10/5/2012 8:07:38 AM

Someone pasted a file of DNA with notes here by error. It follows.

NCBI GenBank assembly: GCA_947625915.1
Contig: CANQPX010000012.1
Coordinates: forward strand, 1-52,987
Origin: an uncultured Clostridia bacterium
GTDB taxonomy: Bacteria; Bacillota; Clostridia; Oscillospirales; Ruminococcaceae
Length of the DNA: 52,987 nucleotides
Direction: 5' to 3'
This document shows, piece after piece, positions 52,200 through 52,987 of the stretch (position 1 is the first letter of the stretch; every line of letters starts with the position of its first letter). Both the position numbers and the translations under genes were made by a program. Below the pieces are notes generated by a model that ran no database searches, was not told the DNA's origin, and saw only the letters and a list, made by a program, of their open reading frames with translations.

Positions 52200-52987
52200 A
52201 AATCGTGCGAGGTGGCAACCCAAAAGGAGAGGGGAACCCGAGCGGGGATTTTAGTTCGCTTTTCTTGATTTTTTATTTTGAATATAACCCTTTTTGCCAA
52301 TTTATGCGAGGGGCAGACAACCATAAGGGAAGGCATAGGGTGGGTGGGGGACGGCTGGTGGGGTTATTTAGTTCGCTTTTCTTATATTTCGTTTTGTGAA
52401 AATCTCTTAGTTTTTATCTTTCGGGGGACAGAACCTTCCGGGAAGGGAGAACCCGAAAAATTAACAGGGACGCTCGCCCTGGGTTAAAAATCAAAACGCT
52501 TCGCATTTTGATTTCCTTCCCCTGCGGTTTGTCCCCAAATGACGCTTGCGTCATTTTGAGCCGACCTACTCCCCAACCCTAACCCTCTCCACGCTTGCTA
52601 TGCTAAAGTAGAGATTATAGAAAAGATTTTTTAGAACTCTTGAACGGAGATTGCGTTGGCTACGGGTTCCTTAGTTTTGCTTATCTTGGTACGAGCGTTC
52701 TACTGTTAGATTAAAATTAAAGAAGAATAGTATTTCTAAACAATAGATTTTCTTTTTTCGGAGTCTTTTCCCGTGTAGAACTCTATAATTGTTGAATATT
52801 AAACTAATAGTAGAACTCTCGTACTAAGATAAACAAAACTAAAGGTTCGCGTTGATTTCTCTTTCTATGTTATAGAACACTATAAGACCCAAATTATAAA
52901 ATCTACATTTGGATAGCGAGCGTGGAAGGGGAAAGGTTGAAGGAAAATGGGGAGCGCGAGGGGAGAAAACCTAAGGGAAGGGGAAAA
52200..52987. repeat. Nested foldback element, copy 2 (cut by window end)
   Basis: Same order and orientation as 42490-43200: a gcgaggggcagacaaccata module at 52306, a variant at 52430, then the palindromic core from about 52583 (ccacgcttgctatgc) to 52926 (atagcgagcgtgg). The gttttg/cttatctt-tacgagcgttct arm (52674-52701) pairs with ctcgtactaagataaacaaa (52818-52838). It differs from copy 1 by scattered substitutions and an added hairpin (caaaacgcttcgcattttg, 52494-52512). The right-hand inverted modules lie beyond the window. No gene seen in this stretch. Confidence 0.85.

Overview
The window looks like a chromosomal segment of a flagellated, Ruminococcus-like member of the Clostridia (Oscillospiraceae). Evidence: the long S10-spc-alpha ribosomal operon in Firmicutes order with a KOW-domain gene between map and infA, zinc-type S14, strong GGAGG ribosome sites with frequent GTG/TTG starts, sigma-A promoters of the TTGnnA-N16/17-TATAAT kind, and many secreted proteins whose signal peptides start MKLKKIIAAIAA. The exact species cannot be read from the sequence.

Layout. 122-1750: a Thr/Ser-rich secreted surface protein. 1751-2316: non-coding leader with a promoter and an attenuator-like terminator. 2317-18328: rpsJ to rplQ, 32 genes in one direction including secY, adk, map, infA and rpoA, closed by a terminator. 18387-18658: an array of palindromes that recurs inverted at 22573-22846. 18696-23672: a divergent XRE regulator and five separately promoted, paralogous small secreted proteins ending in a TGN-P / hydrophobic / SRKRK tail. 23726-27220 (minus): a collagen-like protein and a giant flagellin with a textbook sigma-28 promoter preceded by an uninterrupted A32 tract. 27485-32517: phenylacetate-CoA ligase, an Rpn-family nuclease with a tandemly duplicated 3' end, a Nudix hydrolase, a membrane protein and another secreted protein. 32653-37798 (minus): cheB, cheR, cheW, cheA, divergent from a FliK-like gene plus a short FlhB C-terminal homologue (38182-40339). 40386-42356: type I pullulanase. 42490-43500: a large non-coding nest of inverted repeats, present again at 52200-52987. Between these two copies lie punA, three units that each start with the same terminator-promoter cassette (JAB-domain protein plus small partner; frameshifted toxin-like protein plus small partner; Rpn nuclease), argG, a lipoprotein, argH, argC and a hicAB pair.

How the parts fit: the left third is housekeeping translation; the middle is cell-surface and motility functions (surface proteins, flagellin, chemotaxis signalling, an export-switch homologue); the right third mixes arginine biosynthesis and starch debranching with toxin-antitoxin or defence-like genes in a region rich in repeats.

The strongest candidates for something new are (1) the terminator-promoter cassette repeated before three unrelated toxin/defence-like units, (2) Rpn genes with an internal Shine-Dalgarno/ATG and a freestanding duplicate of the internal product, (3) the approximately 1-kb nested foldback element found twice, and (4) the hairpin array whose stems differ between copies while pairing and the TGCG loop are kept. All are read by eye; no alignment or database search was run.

Researchers show for the first time that a mammal begins to suckle its mother's milk through a learned response built on learning her unique combination of smells. When it is born, the newborn is exposed to the smell of its mother's amniotic fluid and the baby then responds to those smells to feed. Prevailing thought has been that pheromones –chemicals that trigger an innate behaviour – drove the suckling response as an automatic behaviour. The new work determines that, in mice, the smells must be learned before the behaviour can occur. Suckling is a critical step for survival in mammals, which are defined by giving birth to offspring that need to feed from their mother's milk. The newborn must begin to feed soon after birth or it will die. It is a crucial, defining behaviour in mammals and offers researchers an opportunity to investigate the biology of instinct.
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